Government officials here are reviewing the safety of a geothermal energy project that scientists say set off an earthquake in mid-August, shaking buildings and frightening many residents of this small city.
The geothermal plant, built by Geox, a German energy company, extracts heat by drilling deep into the earth. Advocates of the method say that it could greatly reduce the world’s dependence on fossil fuels by providing a vast supply of renewable energy.
But in recent months, two other similar projects have stirred concerns about their safety and their propensity to cause earthquakes. In the United States, the Energy Department is scrutinizing a project in Northern California run by AltaRock Energy to determine if it is safe. (The project was shut down by the company last month because of crippling technical problems.) Another project in Basel, Switzerland, was shut down after it generated earthquakes in 2006 and 2007 and is awaiting the decision of a panel of experts about whether it can resume.
The Landau project will be allowed to continue operating while the review panel, which held its first meeting last Friday, deliberates. Geox officials initially denied any responsibility for the temblor and continue to dispute the government’s data linking the project to the quake. The panel will, among other things, have to sort through the conflicting data presented by the company and government scientists.
But some experts in the field say they worry that projects like the one in Germany, if the managers deny responsibility for inducing earthquakes or play down the effects on people’s lives, could damage the reputation of geothermal energy, even in highly environmentally conscious areas of the world like California or Western Europe.
“My concern is that the project leaders for different geothermal projects are about to waste public confidence as long as they don’t talk openly about the seismic risks involved in their projects,” said Rudolf Braun, who is the leader of the Basel study and is following events in Landau.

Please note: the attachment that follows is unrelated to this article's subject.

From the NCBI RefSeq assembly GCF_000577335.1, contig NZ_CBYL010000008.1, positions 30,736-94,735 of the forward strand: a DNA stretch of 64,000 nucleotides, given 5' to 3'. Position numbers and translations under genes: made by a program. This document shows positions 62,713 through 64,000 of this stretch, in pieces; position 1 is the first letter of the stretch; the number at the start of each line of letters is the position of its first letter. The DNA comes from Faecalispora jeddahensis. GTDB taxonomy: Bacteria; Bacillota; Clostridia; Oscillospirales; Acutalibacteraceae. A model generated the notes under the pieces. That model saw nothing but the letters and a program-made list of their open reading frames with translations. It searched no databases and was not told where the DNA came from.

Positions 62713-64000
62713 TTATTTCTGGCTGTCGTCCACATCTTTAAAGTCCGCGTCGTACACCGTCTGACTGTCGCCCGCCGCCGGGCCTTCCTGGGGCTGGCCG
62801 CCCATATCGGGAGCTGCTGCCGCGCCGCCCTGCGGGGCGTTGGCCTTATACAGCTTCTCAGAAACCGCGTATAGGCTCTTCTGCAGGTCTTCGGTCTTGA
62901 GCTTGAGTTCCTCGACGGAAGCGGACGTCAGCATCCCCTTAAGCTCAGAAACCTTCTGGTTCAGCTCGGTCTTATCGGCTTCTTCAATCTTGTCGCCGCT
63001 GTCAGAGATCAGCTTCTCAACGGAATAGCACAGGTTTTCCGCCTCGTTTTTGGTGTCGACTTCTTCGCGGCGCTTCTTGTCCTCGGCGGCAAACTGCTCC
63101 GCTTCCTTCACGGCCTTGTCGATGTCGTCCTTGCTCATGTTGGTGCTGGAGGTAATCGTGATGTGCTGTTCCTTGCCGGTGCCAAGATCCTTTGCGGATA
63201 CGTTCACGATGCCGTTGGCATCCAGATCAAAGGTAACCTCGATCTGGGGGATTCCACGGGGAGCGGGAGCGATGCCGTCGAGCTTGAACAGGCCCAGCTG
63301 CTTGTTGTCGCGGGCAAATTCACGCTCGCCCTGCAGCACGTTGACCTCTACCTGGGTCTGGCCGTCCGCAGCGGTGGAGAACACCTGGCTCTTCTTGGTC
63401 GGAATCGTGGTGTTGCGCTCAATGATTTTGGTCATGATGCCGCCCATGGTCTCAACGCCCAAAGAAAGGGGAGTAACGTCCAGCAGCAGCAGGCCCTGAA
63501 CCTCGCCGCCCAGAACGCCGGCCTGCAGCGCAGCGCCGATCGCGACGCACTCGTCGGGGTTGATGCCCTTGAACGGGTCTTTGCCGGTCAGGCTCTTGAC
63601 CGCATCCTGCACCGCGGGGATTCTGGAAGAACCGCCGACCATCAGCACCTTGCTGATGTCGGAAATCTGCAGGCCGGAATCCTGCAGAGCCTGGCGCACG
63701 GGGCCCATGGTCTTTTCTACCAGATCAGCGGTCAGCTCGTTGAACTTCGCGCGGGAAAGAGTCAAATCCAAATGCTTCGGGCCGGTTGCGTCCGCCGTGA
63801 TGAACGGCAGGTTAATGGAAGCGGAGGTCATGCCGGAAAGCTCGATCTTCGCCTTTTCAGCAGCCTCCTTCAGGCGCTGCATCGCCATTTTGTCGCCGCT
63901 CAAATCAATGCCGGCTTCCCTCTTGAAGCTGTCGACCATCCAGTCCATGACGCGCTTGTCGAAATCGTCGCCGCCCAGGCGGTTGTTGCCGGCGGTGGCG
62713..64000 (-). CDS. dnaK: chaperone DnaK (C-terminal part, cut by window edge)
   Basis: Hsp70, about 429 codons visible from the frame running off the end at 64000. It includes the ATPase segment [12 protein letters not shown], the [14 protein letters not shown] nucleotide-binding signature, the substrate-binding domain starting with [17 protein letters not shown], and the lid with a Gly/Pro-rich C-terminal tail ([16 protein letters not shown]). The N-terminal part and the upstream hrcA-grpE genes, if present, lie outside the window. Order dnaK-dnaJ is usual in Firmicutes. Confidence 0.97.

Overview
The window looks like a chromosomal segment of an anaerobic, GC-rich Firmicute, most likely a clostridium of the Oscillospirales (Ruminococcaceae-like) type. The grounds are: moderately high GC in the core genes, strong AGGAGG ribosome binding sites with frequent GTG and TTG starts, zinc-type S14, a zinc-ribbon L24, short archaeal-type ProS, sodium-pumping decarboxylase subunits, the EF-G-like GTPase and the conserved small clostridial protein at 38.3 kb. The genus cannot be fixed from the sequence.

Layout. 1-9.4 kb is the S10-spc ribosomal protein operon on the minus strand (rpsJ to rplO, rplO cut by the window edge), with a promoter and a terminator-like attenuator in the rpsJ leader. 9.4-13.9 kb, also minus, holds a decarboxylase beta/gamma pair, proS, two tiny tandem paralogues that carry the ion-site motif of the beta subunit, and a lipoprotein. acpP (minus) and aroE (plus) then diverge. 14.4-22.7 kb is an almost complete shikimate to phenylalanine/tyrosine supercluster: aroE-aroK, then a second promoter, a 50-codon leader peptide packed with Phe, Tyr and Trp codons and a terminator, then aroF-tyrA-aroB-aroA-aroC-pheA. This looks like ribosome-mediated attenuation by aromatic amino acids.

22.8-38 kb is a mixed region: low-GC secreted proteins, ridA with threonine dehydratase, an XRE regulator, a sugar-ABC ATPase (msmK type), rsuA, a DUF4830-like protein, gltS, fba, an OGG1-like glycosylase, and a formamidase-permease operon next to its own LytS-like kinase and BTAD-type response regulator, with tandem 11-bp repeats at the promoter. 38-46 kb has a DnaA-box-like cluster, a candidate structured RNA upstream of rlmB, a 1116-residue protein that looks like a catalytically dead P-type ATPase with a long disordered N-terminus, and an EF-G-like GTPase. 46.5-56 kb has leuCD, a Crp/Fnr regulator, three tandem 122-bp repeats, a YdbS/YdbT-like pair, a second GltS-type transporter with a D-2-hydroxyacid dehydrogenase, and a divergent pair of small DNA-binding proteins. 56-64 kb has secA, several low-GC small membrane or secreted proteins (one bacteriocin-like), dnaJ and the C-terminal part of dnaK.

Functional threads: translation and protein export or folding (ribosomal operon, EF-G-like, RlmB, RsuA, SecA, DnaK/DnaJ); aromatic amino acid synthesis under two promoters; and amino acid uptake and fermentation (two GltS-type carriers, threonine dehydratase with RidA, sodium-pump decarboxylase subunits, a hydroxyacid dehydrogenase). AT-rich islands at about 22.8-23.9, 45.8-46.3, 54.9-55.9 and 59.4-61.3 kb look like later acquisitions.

Like other earthquakes that have been attributed to geothermal plants, the Landau temblor was sudden and brief and was accompanied by a sound that in some cases has been likened to a sonic boom. There were no injuries and there was no known structural damage to buildings in the city. But the 2.7 magnitude quake has stoked fears and set off debate in the state parliament, which subsidized the construction of the plant, about the method’s safety.
The police logged as many as 200 calls after the quake, which struck shortly after 2 p.m. on Aug. 15. Stefanie Schuster was at the local supermarket when she heard a loud bang. She said she wavered unsteadily on her feet “like when you feel dizzy.”
“My first thought was the geothermal plant,” said Schuster, 48, a clerk in the city government. “I thought, There’s definitely a problem over there.”
Citing an academic paper, officials of AltaRock, the company running the California project, claimed that the Landau plant caused no earthquakes — a claim that Geox says it never made. In fact, in May, the state geological survey for Rhineland-Palatinate, the state where Landau is located, concluded that four minor earthquakes, too small to be felt by residents, had been generated by the project.
Seismologists at the geological survey said that the larger Aug. 15 quake was also caused by the project. The epicenter was roughly 500 yards from a drill site at the plant and at about the same depth — 1.5 miles — as a steam bed that the plant was extracting heat from. “We are sure it’s from the geothermal plant,” said Harald Ehses, chairman of the geological survey.
In interviews last week, Geox officials conceded that the plant had set off tiny earthquakes and said that they were not certain what set off the Aug. 15 temblor. But consultants for the company dispute the data cited by government scientists to back up their conclusion that the project caused the earthquake: Their own data, they said, proves that the quake originated more than two miles from the site of the plant and six miles below the earth’s surface. Those figures would essentially rule out a connection with the plant.
“At this point we can neither deny nor confirm” that the power plant had anything to do with the earthquake, said Peter Hauffe, managing director of Geox.
The Landau plant, which cost $30 million, went into operation in 2007 and produces electricity for 6,000 homes by drawing heat from beneath the bedrock, nearly two miles beneath the earth’s surface. Geox said a coal-burning plant producing the same electricity would emit 30,000 tons of carbon dioxide annually.
Not everyone in town was troubled by the quake. “It’s really not such a big deal,” said Volker Weisenburger, 43. “Gas has its own set of risks.”
But other residents said they were skeptical about the new technology. “The engineers always say that they have everything under control, until something happens that they never expected,” said Sabine Hofmann, 47, who lives near the plant.